I see families wealthier and happier all throughout Mollison’s videos, not financially imperilled. The first video ‘Sub Tropics’ has him establishing his permaculture garden, which afterwards needs no labour and supplies virtually all his requirements.

avatar C R Wiley December 13, 2011 at 8:20 am

“The distributist writers appear to mistake book learning, which they excel at, for the kind of knowledge that actually matters down on the street where workmen and economic life actually occurs. Because when ever they venture into the realm of the practical they come off as rookies way out of their league.

What it comes down to is problem solving. Down on the street, that is what is desired, and that is what is paid for. Very simple and very practical. I have a problem, you solve it, and I pay you for it. That is the level distributism needs to address.”

Just a quick couple of points here in response to, “love the girls” (nice name, btw). Although I’m not an economist — I’ve made a good deal of money. I think I’m a theoretical practitioner — I’m a Pastor, a reader, a distributist, and a real estate investor. I think I know more about economics at a practical level than 99% of the people I run across and I’ve got the experience and net worth to prove it. Furthermore, I have a number of people in my church who work as whilte-collar cogs in the current economy. To a person they want out — they want to work for themselves — they’re distributists. Why don’t they? Because of fear — the debt they owe and the security they seek can only be “realistically” addressed through wage-slavery. How does the current arrangement address that little practical problem? Economics should serve the soul — not the other way around. Man does not live by bread alone — especially Wonderbread. Joe Carter and his ilk basically tell us — “you are your bodily desires — that best way to satisfy them is through finance-captialism and the giantism of economies of scale. If you want your twinkies and your flat-screen tv — shut up and be a cog. Be satisfied with your life in the cubicle. Don’t aspire to independence, don’t take the large view — narrow your life and satisfy your appetites — and especially don’t listen to those silly banjo picking distributists!”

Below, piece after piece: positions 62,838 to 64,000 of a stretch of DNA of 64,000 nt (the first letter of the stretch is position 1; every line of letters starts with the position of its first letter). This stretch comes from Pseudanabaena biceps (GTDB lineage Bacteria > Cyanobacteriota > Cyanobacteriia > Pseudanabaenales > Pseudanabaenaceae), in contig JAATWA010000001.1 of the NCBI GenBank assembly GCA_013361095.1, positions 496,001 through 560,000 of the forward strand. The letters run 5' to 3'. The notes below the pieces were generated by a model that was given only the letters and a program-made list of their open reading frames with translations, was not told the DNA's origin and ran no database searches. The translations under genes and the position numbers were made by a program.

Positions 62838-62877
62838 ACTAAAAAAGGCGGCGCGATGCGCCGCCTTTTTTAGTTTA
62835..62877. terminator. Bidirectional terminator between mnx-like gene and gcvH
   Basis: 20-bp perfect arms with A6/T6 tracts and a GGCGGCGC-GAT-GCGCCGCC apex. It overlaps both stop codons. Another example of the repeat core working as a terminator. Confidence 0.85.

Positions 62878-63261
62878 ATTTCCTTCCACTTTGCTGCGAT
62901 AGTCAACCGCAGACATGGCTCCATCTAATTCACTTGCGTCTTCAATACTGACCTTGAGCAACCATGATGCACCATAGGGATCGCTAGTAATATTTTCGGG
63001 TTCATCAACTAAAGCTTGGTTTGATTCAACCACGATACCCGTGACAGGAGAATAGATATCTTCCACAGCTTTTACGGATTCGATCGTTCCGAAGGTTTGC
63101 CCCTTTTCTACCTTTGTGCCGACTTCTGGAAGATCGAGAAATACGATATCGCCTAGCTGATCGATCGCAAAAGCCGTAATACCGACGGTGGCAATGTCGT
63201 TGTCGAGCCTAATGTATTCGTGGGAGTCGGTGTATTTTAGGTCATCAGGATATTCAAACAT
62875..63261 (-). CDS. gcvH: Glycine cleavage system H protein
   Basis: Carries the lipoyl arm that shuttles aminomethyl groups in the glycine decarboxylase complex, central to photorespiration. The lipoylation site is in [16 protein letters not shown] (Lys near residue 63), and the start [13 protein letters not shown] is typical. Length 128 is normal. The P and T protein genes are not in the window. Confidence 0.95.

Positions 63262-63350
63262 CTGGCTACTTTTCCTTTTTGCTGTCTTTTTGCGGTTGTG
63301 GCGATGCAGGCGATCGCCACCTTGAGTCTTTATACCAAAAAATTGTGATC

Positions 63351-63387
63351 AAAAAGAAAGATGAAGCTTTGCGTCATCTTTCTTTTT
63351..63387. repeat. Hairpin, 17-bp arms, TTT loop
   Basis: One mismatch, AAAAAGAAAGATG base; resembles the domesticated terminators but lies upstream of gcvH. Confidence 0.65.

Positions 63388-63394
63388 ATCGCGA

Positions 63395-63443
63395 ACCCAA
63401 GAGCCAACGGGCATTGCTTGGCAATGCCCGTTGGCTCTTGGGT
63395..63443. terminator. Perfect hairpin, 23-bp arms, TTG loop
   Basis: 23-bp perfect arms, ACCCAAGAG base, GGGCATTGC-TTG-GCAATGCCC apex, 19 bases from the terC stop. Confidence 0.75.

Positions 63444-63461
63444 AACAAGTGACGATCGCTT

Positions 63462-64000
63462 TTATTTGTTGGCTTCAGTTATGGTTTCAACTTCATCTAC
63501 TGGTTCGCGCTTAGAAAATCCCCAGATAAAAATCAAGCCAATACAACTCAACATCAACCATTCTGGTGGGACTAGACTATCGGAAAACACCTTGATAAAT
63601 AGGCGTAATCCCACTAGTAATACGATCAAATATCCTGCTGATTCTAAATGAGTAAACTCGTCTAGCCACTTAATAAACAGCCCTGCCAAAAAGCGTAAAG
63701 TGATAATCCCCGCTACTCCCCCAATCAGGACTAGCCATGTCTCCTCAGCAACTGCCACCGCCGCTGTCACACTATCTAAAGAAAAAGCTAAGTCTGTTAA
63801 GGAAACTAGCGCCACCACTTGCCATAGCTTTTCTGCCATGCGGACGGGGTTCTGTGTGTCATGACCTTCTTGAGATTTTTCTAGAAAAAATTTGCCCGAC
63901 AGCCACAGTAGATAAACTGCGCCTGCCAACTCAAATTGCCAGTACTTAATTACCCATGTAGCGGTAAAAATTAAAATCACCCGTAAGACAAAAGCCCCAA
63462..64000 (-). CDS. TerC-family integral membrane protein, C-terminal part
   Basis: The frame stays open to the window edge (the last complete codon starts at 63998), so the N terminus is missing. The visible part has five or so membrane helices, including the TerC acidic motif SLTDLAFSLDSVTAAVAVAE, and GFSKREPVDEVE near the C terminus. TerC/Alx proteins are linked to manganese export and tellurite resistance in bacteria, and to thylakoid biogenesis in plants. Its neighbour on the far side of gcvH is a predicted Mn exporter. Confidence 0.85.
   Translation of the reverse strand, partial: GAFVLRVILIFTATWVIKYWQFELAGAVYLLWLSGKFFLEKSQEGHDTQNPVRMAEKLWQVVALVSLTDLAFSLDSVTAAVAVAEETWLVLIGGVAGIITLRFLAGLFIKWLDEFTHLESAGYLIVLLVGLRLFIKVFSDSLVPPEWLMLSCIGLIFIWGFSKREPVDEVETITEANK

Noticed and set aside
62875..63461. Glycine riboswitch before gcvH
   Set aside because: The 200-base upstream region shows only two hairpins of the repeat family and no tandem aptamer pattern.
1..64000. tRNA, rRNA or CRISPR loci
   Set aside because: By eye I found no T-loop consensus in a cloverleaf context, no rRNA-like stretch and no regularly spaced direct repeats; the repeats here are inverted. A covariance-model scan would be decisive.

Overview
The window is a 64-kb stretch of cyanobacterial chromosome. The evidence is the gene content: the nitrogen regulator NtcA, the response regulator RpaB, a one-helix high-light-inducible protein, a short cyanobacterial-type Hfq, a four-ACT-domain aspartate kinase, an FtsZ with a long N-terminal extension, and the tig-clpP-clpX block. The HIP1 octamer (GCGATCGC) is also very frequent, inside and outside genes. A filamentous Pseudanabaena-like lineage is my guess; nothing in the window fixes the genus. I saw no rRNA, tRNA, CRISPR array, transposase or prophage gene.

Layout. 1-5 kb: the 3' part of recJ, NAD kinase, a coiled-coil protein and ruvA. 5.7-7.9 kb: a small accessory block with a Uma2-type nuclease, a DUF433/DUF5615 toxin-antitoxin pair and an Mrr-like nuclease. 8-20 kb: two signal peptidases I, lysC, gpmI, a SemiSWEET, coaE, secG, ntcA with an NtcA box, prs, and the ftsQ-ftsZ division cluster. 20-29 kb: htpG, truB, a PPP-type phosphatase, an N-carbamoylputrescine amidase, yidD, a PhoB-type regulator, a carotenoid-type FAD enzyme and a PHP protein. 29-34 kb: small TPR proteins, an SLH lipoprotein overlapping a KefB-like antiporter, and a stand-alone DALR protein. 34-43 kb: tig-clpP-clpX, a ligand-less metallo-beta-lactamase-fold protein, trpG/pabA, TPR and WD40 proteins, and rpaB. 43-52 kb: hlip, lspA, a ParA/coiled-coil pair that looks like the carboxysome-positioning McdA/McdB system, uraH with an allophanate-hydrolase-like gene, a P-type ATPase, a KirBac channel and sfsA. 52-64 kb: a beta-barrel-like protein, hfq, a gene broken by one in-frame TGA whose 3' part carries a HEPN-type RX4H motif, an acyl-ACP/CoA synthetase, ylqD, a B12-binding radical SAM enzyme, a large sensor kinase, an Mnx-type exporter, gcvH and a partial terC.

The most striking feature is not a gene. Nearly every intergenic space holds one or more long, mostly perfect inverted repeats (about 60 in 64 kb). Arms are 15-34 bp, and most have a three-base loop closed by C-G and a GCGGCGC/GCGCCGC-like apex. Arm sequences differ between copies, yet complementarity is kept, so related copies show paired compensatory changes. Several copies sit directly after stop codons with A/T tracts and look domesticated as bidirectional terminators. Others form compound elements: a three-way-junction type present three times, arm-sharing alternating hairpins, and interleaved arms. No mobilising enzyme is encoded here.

avatar Brandon December 13, 2011 at 10:14 pm

Count me as one of those “silly banjo picking distributists”!

avatar Rodger December 13, 2011 at 10:41 pm

Distributism won’t work. There is simply too many people living today for everyone to have a respectable amount of “property.” Trim the population by 3 or 5 billion, and we’ll talk. Also, what makes y’all think that everyone is cut out to be a responsible property owner who works for themselves? As Aristotle said, some people are natural slaves.

avatar love the girls December 14, 2011 at 2:43 am

Mr. Wiley,

I don’t think you understood a word I wrote.

Which of course, could be my fault. But nevertheless.

avatar C R Wiley December 14, 2011 at 6:36 am

Love the girls,

Sorry for the misinterpretation. Reading more closely I can see you are encouraging us to be more practical, which I am all for. Sorry about that. (I suppose my reaction to a quick read of Joe Carter’s comments at FB wrongly bled into my response to your post. I suppose I should take them over there.) Blessings.

avatar Anymouse December 14, 2011 at 10:06 pm

Practicality would be nice. Unfortunately, that is not what our leaders are selling us.

avatar love the girls December 15, 2011 at 1:26 am

Thank you Mr. Wiley.

I reread my post, and can see that while it’s clear to me, I can see that to others it would clear as mud.

_______________

Anymouse,
That’s an interesting observation. Just as usury is the selling of that which does not exist, so likewise can it be said of our ‘leaders’ that they too sell us what does not exist.

avatar John Haas December 15, 2011 at 11:23 am

So, the idea is to restore “authority and power in the public sphere” to the church (among other entities)?

Could be fun, I suppose. Last time we tried it, it was at least . . . colorful.

But why would anyone call such a proposal “Utopian”? I don’t get it . . .

avatar Anymouse December 15, 2011 at 2:55 pm

Because they think “You Can’t Turn Back the Clock!” Which as I have mentioned before is basically true.

avatar Anymouse December 15, 2011 at 2:56 pm

Only that it has no meaning because history goes through stages, and the latter may have little in common with the former.

Witness Sodom vs Israel, and Ancient Israel vs Modern Israel.